An innovative, aggressive fighter pilot in both theaters of World War II, Thomas L. "Tommy" Hayes was born in Portland, Oregon on 31 March 1917. Raised in the era of Lindbergh and Arnold, his love affair with flying began in 1936, when a Soviet aircraft, attempting to set a record for non-stop flight, landed in Vancouver, Washington, on its way to San Francisco. Tommy went to see the airplane and its crew. He looked around, had his picture taken next to the aircraft, and came away with a love that would follow him all his life.
Tommy's family heritage was Navy, but when he tried to join the Navy to become a naval aviator, he was told he was too young and needed a college degree. Off to college he went, until he learned in May 1940 that the Army Air Corps was taking younger men-and without a college degree. He subsequently found himself an Army aviator when the war broke out in 1941. Hayes first saw action in the Dutch East Indies, flying P-40s. During his tour, he was credited with two kills and managed to walk away from a crash landing that destroyed his aircraft.
Reassigned to the States, Hayes eventually took command of the 364th Fighter Squadron as it prepared for deployment to the European theater. Arriving with the 357th Fighter Group in England in late December 1943, the 364th Squadron started operational flying in late January 1944 in the P-51. On 6 March, during the 357th Group's second trip to the "Big B," Berlin, Hayes assumed the lead when the group commander aborted. On this mission, the Group's exemplary results garnered congratulatory letters from General Arnold, General Spaatz, and Air Chief Marshal Arthur "Bomber" Harris.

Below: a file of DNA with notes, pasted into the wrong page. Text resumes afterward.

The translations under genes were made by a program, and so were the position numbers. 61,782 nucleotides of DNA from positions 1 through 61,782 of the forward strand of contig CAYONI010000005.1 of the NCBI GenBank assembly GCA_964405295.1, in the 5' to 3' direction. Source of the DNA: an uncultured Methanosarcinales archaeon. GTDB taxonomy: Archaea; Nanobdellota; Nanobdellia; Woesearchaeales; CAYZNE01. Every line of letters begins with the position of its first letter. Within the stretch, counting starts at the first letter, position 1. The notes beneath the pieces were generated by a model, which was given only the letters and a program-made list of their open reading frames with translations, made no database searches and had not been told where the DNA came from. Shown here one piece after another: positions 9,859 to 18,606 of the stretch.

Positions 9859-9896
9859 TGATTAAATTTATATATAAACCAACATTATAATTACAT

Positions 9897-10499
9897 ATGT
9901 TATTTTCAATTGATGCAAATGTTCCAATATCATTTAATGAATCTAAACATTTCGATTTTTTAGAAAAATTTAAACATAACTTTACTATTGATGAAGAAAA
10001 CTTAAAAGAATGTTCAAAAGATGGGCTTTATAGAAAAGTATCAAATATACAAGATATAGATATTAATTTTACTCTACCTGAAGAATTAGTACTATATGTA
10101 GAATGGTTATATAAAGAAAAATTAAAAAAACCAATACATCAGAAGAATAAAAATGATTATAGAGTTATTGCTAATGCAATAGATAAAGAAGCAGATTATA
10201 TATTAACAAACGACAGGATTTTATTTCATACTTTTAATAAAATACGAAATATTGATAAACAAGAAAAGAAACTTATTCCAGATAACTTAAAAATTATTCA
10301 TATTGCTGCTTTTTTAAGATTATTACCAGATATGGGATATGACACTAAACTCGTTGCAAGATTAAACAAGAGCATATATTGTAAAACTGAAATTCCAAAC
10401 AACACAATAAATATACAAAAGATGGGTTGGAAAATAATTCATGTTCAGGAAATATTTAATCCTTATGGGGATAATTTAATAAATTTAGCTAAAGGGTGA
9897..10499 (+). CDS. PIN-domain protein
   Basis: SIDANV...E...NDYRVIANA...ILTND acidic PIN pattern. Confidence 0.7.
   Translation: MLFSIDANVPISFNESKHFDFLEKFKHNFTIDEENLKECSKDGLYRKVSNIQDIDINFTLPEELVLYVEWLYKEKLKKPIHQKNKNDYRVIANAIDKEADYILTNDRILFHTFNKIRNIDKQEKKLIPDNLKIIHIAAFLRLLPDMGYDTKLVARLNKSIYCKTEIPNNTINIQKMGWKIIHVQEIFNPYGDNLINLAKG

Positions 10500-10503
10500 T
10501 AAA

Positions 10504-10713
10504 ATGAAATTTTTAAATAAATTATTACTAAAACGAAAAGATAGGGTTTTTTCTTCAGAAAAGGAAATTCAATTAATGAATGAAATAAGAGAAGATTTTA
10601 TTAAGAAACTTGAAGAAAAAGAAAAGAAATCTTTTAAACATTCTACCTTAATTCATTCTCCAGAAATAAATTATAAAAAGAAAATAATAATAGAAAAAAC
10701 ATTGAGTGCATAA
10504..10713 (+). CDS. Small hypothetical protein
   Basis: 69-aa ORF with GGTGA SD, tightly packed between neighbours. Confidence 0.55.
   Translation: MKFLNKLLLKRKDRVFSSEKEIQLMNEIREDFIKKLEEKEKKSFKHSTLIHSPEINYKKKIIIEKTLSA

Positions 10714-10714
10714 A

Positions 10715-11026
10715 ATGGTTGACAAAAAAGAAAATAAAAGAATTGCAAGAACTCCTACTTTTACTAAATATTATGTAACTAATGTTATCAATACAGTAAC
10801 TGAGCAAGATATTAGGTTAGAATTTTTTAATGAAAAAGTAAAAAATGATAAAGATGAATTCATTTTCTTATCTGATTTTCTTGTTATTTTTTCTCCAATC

On 8 March, Hayes shot down his fifth airplane, making him the first ace of the Group. At the end of March, he became the Deputy Group Commander. By the time he was reassigned to the States, he had run his score up to 10 1/2 victories. In August 1944, he returned to the States. The war ended before Hayes could return to Europe. Hayes then served in many staff and command positions, both in the States and in Europe. His staff positions included tours at the Pentagon; Supreme Headquarters, Allied Powers Europe; North American Aerospace Defense Command; and Military Traffic Management Command. He also served as Commander, 65th Air Division, Torrejon AB, Spain, and Commander of the 86th Air Division, Ramstein AB, Germany. Brigadier General Hayes retired from active service on 1 February 1970.
On 6 March 1944, the 357th Fighter Group took off to escort B-24s to Berlin. The group commander aborted, and Major Hayes, 364th Squadron Commander, took the lead. The Luftwaffe was up, and the Group engaged in combat from treetop level to 26,000 feet. Major Hayes downed an Me109 at low level near Uelzen. He then led other P-51s in strafing an airfield, damaging aircraft, the control tower, and a locomotive. By 1600 hours, all P-51s returned, claiming 20 enemy aircraft destroyed, with no losses. His strafing attack became a tactic that would be adopted by the group and would pay big dividends.